China has asserted that it had never waged a war to occupy ‘an inch of land of other countries’, days after Bharatiya Janata Party’s prime ministerial candidate Narendra Modi slammed the Communist giant for its "expansionist mindset".
"You mentioned expansionism by the Chinese side. I believe all of you can see that China has never waged a war of aggression to occupy an inch of land of other countries," Chinese Foreign Ministry spokesperson Hua Chunying told media persons while responding to questions on Modi's remarks.
"We always reiterate that we take real actions to commit through the peaceful development path" and are committed to good neighbourliness and cooperative relations, she said.
"There have never been any armed clashes in border areas over the years. So there is very strong evidence that we have the capability to maintain peace there. This is very good for the future development of the bilateral relations," she said, highlighting that there was no major confrontation at Sino-Indian borders after the 1962 war.
"It is not only good for our two people but also to the whole region," Hua said, adding that "we hope to work together with our Indian counterpart to that end".
Modi, at a rally in Pasighat in Arunachal Pradesh on Saturday, asked China to shed its "expansionist mindset".
"China should shed its expansionist policy and forge bilateral ties with India for peace, progress and prosperity of both the nations," he said.
"Arunachal Pradesh is an integral part of India and will always remain so. No power can snatch it from us. People of Arunachal Pradesh didn't come under pressure or fear of China," Modi said.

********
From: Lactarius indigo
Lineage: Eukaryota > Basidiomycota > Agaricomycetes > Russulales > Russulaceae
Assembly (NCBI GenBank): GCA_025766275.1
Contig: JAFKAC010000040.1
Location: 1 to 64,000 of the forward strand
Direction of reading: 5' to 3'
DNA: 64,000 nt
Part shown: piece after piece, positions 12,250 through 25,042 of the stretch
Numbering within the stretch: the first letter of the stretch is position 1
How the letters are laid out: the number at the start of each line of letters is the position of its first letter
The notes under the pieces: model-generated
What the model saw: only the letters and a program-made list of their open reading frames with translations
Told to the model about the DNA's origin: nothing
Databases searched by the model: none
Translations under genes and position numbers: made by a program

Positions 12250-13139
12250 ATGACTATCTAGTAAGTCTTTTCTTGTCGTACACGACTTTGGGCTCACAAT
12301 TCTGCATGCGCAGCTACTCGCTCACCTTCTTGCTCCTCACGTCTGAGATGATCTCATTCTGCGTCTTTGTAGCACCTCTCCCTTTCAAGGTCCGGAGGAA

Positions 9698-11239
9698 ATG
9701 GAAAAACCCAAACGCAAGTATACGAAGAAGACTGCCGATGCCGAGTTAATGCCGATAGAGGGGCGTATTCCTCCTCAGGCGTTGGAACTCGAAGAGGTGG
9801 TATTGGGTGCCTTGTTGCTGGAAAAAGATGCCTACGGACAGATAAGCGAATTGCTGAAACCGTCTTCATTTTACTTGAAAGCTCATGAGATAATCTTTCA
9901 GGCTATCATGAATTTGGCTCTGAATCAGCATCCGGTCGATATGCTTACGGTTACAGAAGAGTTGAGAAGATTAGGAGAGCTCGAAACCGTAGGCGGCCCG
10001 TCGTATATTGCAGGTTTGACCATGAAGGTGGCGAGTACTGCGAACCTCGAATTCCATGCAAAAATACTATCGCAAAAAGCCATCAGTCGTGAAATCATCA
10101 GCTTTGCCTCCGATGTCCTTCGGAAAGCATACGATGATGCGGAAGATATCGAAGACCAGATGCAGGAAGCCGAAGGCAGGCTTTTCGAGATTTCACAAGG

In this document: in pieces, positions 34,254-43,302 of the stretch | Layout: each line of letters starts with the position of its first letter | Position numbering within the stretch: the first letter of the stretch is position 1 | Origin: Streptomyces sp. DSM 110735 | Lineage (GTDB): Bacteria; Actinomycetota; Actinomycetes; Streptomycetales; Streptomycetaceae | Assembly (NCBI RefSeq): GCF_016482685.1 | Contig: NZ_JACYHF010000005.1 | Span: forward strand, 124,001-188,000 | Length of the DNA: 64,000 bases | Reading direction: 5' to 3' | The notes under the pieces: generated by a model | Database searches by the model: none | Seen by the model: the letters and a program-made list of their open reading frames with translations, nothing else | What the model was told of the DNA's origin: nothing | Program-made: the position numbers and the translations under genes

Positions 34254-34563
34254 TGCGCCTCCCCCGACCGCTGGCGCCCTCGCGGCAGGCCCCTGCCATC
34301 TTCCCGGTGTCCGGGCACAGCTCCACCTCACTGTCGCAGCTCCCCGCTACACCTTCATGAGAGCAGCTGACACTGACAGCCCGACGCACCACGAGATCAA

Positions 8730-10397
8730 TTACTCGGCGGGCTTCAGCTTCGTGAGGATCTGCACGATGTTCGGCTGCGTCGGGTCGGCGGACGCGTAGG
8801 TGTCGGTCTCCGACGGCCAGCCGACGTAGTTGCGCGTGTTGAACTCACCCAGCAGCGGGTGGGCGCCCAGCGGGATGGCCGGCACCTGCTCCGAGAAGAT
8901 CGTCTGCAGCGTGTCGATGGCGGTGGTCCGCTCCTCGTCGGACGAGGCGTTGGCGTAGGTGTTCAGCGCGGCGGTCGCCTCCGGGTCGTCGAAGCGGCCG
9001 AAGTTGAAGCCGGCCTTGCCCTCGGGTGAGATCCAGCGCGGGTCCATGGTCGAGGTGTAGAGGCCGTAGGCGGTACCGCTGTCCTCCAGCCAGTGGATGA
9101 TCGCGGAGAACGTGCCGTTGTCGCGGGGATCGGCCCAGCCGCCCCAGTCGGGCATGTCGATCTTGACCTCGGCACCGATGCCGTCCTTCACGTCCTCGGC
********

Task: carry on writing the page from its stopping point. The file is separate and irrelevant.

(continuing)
Responding to Modi's remarks, Hua said, "our position on the Eastern sector of the boundary is very consistent and clear cut. We would like to develop good neighbourliness and friendly relations with our neighbours and resolve relevant disputes and differences through dialogue and consultations."
China claims Arunachal Pradesh as Southern Tibet and it is part of the dispute over the 4000 km-long Line of Actual Control between the two countries.
Hua said currently China and India are maintaining good momentum of bilateral relations.
"The two leaders have degree of consensus on the significance of growing bilateral relations. We hope to settle the boundary negotiations as soon as possible," she said.
Stating that the India-China Boundary dispute is a leftover from history, Hua said, "that our two countries have a dispute and differences on the boundary question is a fact that is clear to all to see."
Asserting that both India and China are committed to resolving the boundary dispute through peaceful negotiations, Hua highlighted the Special Representatives mechanism, headed by National Security Advisor Shivsankar Menon and Chinese State Councillor Yang Jiechi, which held 17th round of border talks in New Delhi this month.
"Positive progress has been made (at the talks) and both sides spoke very highly of the positive outcomes of the meeting," she said.
Both countries are working hard to resolve relevant differences through friendly dialogue and consultations and "this point is beyond any doubt and any question. China has proven this with its real action," Hua said.
The boundary issue is very sensitive and complicated. It cannot be solved overnight with few meetings or consultations, she stressed.
"There is one point that is clear that both China and India have made clear their resolve that is to carry out relevant negotiations and dialogue to peacefully resolve disputes, so as to find a mutually acceptable framework. Pending that both countries will commit to peace and tranquillity," Hua said.
"Now we want to maintain peace and tranquillity in border areas with relevant parties in India," she added.